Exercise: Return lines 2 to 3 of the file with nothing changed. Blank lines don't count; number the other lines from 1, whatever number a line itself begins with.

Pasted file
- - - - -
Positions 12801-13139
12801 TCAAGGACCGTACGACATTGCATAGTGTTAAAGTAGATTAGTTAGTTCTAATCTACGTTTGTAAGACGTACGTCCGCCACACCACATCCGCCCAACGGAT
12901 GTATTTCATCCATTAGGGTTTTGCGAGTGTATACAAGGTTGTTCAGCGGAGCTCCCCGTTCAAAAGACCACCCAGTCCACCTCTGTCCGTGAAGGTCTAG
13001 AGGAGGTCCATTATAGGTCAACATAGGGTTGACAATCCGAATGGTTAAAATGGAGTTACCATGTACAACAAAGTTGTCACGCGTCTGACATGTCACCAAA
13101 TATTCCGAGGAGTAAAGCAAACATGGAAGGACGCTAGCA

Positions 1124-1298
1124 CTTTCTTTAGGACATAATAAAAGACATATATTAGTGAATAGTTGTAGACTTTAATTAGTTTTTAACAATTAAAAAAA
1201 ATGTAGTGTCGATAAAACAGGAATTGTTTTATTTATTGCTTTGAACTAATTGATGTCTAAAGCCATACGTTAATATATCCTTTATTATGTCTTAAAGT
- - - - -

12801 TCAAGGACCGTACGACATTGCATAGTGTTAAAGTAGATTAGTTAGTTCTAATCTACGTTTGTAAGACGTACGTCCGCCACACCACATCCGCCCAACGGAT
12901 GTATTTCATCCATTAGGGTTTTGCGAGTGTATACAAGGTTGTTCAGCGGAGCTCCCCGTTCAAAAGACCACCCAGTCCACCTCTGTCCGTGAAGGTCTAG